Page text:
Because, Carrie, some of us actually believe in gay marriage.  Some of us actually believe that whom you choose to marry isn’t going to unravel the fabric of the country.  Some of us believe in, you know, equal rights.  If you’re going to out yourself as an enemy of equality, Carrie, then the least you can do is have the self-awareness to realize what you represent.


Current listening:

drummer feel

Drummer – Feel Good Together (2009)

Current reading:


Michael Chabon – The Yiddish Policemen’s Union

A Fable With No Moral November 9, 2009

Posted by monty in news, politics.
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money tp

I didn’t grow up in a wealthy family. For a good chunk of my childhood, we lived on my dad’s income as a high school principal. It wasn’t until I was in 3rd grade that my mom went back to work as a substitute teacher, and a year or two after that that she was back in her own classroom full-time. In certain California school districts I came to know, it wasn’t unheard of for teachers and administrators to make six figures. But this was rural Ohio in the 80’s. When I graduated from college in ’95, I was offered a job in my hometown school district for just over $20,000 a year. My parents’ salaries ten years prior couldn’t have been much more than that, and, at least at first, were probably less.

Even so, my brother and I lived comfortably. My parents were frugal (a lesson I now wish I had learned from them better), saved religiously, and dabbled a bit in the stock market, and as a result, our family was financially secure. We didn’t always have the flashiest stuff, but there was always a bumper crop under the tree every Christmas, and we took a vacation every summer without fail – Disney World and Epcot Center; up the Eastern seaboard to Bar Harbor, Maine; the Grand Tetons in Wyoming; San Francisco up to Seattle and back again. There was money precisely because my parents were smart with it.

Their work ethic and frugality had an unintended consequence. As I look back at my life in an effort to make sense of who I am now, I think it’s having seen my parents work so hard, make relatively little money, and devote it all to making sure my brother and I were raised well, that directly contributed to the class warrior I’ve become.

I’ve always been suspicious and mistrustful of the wealthy, regardless of how kind they might seem. This has sometimes been to my detriment, when I’ve refused to give someone a fair shake simply because of my preconceptions about their money and how they came to have it. I can be standoffish even in the best of situations, and this is only exacerbated by my thinking anyone who’s well-to-do is a selfish, greedy pig.

The inevitable retort is that I shouldn’t be jealous of other people’s wealth. I’m not. Trust me. I live in a modest one-bedroom apartment, and I don’t really aspire to anything bigger. I drive a Toyota Yaris, and it suits me just fine. I travel occasionally, buy lots of movies, and purchase a yearly iPod update, but otherwise I simply don’t yearn for extravagance. And, in the instances where I do splurge on something flashy (like my TV, the one really nice possession I own), it’s after saving for months, which is as it should be. So I don’t look at other people’s ritzy lives and think, “Gee, I wish that were me.” I’m content with what I’ve got, and I know if I keep saving I’ll be able to afford the things that make me happy.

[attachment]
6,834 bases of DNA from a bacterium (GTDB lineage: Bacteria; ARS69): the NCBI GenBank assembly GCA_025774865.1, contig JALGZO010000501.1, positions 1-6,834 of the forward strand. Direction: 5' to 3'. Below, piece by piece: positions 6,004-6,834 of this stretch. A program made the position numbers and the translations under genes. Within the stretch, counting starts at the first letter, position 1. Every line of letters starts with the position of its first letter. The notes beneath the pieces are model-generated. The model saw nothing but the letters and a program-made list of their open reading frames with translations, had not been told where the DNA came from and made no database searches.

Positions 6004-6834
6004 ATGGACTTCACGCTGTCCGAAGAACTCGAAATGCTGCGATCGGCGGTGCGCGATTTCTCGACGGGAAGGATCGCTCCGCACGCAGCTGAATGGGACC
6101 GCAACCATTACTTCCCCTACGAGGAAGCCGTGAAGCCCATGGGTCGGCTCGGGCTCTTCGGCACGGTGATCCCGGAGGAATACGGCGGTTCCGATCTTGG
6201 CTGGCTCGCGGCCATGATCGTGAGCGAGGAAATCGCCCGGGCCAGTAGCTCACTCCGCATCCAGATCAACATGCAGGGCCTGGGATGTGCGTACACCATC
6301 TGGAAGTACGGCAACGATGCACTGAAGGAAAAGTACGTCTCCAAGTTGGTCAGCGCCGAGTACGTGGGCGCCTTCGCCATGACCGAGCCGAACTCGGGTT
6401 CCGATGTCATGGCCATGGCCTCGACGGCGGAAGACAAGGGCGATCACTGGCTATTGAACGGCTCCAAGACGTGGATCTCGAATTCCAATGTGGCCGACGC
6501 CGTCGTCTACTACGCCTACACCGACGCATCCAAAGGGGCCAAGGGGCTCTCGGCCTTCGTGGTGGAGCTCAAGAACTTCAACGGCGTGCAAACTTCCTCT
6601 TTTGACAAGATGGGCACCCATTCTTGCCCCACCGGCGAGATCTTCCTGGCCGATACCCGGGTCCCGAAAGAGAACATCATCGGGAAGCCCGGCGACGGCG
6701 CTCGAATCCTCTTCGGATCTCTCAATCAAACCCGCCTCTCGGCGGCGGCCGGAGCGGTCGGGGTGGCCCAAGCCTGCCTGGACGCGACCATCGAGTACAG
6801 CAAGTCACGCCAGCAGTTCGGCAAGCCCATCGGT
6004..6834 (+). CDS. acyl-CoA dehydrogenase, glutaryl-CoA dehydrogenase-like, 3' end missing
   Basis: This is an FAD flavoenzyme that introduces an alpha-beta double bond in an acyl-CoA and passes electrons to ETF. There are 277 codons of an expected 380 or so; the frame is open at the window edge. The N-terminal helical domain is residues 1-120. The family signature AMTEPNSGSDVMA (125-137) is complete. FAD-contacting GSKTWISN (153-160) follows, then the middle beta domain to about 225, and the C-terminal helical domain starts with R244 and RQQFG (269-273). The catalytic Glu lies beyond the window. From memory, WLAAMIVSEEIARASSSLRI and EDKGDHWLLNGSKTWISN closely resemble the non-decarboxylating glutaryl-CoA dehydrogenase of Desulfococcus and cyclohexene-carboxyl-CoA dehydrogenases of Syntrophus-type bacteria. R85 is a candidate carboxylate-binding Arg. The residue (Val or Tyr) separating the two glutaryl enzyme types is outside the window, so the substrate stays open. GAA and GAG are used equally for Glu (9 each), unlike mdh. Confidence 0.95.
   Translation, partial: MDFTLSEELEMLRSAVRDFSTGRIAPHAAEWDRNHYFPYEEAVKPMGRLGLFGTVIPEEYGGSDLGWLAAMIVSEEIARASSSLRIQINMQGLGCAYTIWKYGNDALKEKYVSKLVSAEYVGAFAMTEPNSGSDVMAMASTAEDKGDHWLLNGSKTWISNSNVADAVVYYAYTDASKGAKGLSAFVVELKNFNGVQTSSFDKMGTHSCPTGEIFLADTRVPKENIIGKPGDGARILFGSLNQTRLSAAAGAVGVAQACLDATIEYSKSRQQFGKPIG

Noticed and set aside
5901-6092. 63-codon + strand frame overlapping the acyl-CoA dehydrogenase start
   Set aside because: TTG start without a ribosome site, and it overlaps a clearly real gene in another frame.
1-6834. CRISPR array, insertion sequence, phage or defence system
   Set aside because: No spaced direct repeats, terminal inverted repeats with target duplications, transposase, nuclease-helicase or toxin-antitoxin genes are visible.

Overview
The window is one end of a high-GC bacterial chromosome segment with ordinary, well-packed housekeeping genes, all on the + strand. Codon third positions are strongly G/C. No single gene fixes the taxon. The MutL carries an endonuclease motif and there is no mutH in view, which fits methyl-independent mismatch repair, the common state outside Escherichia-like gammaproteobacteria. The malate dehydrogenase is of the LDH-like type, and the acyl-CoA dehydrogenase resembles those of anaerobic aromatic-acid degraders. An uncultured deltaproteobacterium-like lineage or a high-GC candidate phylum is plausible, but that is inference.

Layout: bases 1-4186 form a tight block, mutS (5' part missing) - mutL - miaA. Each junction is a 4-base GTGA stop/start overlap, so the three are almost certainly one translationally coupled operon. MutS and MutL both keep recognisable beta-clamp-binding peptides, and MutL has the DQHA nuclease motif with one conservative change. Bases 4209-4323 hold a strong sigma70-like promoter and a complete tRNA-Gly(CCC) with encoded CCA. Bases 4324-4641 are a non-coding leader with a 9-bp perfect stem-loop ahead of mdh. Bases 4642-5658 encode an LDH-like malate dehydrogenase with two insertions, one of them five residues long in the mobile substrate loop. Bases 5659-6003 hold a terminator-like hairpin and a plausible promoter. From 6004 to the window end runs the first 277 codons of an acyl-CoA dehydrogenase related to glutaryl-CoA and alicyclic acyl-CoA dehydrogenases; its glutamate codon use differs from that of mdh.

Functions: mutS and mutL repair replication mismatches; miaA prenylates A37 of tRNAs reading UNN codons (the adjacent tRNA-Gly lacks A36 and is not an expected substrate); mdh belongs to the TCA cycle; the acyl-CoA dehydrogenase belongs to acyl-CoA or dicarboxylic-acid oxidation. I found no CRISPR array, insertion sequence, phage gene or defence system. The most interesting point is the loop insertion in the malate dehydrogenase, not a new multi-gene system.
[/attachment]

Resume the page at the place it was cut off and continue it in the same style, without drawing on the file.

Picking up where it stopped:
I say all of this as a long-winded and circuitous explanation for how rabidly, mouth-frothingly angry I get at just about any mention of Goldman-Sachs, Citibank, Chase, or any of the other banking institutions that represent some of the worst of 21st Century human nature. I don’t know enough about the financial sector to understand the ins and outs of everything these parasites are doing (and if you watch one key section of Michael Moore’s recent film, Capitalism: A Love Story, the bankers don’t understand it either), but I do know this: the wealth these people hold is disgusting and, dare I say it, immoral.

I can understand the anger some people feel toward the government, but it increasingly seems to me that they’re missing the more obvious culprit. The government wouldn’t have had to bail out the banks if the banks hadn’t willfully put themselves in that situation in the first place. They prey on home owners, account holders, card users, and then, after the bankers have fucked things up so righteously they need governmental assistance to prevent them from living in a box under the bridge, they go right back to giving themselves salaries and bonuses that are completely disproportionate to any good they’re actually doing.

And then in the last few days we’ve learned two other disturbing things:

1) Goldman Sachs employees got the H1N1 vaccine before schools and hospitals.

The excuse I’ve heard to justify this goes something like this: “We have high-risk employees that need to be protected from H1N1 too.” Yeah, I imagine Goldman Sachs has a large number of the elderly, the sickly, and small children on their payroll. The truth is, every Goldman Sachs employee who gets the vaccine represents another person in New York City who needs it but is unable to get it. The government, as always, bears some responsibility for once again reinforcing the idea that if you’re rich, you’re important, and if you’re not, well, you can get H1N1 and die.

Vodpod videos no longer available.

2) Goldman Sachs doing “God’s work”; chairman and CEO Lloyd Blankfein apparently agrees.